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against natives, arrests we apprehend may become general. - Several clauses are transposed from Lord Brougham's Law Amendment Act, with some improvements: and then follow, a collection of clauses which eminently deserve our praise as to their object and intention, but we may not add as to their reduction: they place under the common law jurisdiction various equitable rights or rights of exclusively equitable cognizance at present, and thus substitute a less expensive, a less complicated and a less dilatory remedy than the present. This is effected in two ways: in some of the cases, the equitable right is declared a legal one : in other the equitable right, is simply placed under the common law jurisdiction. To the right of discovery as exercised by Bill of discovery at present, it is proposed to superadd the alternative of giving the discovery by a viva voce examination : but the right to examination viva voce is clogged with a preliminary proceeding ;-a rule to shew cause : we should think that upon a mere prima facie or ex parte statement, a plaintiff should be ordered to attend to be examined, without prejudice of course to any objections he might legally take to any questions proposed, or to the propriety of his being at all examined. Ten years hence the legal mind will be sufficiently advanced to give us this reform, and in ten years more to give us the examination of plaintiff and defendant without previous conditions. Still another collection of clauses follows, which are entitled to our unqualified praise as to their object and intention : it is to take off the heavy drag of an equity suit in certain cases and to substitute the more summary mode of notice petition and motion: a very high estimate must be made of the value of this reform, if the apprehension and alarm which it has raised in the profession are to be taken as the criterion : but we regard this effect, simply as that of common daylight on persons who have long been confined to a dark room : and happy on the public account are we to believe that Her Majesty has not a more strong sighted class of subjects, nor a class to whom good laws will eventually be more welcome, if the legislature will do its duty and assign to their great administrative talents a good in the place of a bad system. One clause gives a court of equity the novel power of assessing damages on Bills for the specific performance of an agreement. This we regard as a wise and salutary provision: but it is also this—an authority to the Court to award one thing when the plaintiff has instituted his suit for a different thing the possibility of which was urged by our learned Chief Justice Sir Lawrence Peel as a strong objection to some of Sir Erskine Perry's proposed law reforms : in this instance therefore we have another striking illustration, of the unsound, visionary, evanescent nature of some of the most strongly urged objections to law reform ; and of the value of free discussion, which, if it does not instantly disperse the phantoms, makes their champions first ashamed of, and then desert them. The crowning measure of this miscellaneous act still remains to be mentioned : at one sweep, the taking of evidence by written deposition before the examiner of the Court is abolished, and the viva voce examination of witnesses in open Court substituted for it, in all suits and on all sides of the Court. There is a provision also making all the assets of deceased persons equitable assets, and directing the administration of estates accordingly.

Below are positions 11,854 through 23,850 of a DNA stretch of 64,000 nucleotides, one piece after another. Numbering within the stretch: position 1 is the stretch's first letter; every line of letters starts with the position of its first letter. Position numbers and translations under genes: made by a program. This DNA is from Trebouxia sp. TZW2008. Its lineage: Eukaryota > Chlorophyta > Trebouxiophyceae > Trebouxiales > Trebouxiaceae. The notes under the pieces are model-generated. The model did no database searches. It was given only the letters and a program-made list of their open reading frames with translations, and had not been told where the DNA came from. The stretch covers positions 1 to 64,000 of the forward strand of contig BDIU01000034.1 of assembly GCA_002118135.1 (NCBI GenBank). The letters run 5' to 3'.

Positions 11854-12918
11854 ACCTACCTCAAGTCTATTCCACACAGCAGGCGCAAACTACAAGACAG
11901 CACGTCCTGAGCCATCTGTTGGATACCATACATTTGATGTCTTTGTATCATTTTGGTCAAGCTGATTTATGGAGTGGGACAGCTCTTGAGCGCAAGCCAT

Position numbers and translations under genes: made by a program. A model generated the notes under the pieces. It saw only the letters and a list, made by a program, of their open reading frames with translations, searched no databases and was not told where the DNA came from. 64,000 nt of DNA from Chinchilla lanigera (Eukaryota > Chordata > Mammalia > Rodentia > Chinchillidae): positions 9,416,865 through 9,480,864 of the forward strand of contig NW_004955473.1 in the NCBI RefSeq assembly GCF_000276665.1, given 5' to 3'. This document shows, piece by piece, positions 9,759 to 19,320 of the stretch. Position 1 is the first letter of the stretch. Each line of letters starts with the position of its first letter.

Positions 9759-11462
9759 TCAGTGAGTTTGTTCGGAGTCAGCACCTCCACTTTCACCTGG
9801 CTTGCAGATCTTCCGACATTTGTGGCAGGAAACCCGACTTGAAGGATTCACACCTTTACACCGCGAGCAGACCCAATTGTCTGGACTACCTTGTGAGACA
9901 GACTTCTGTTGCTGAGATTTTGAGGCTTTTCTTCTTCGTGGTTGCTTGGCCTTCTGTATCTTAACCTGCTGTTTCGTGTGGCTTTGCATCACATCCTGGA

The third Act mentioned at the head of this article, and described as, for facilitating the execution of the process of the Supreme Court without the local limits of its jurisdiction at once removes a defect which ought not to have been suffered to remain so long, and confirms and gives vitality to a branch of jurisdiction which ought never to have existed, and to which that defect has happily opposed a check: we, therefore, regard the act with only partial satisfaction. The defect alluded to is, the absolute impotency-(for such in many cases it is) of the Supreme Court to get its process executed, in consequence of its having only its own local officers and being isolated from all other public funtionaries of all kinds in all departments throughout India : and yet its judicial authority extends to the extremity of the Bengal and Agra Presidencies. If the Sheriff of Middlesex, as the officer of the Queen's Courts at Westminster, had to send a special bailiff to the Lands' end, every time he has a writ, the case would only be like, but not parallel : for, tens of miles in England are hundreds in India, and distance is aggravated by inconveniences and difficulties, of which only those who have encountered them have any idea. Now, so far as the Court has a just and legitimate jurisdiction, it ought not to be in such a predicament: and not the Court, but rather the public suffer, e. g. a creditor resolved to recover a debt, has gone to the expense of filing a plaint, which has cost him probably upwards of rupees 100 (£10) and a writ is issued ; but he is then told that the defendant being at Benares, (or as the case may be) Cawnpore, Agra, Delhi, Meerut, Ferozepore, &c. it can not be exccuted, unless he will make an advance to the Sheriff of expences: the tradesman therefore finds his suit abortive except of costs : and the Court's juris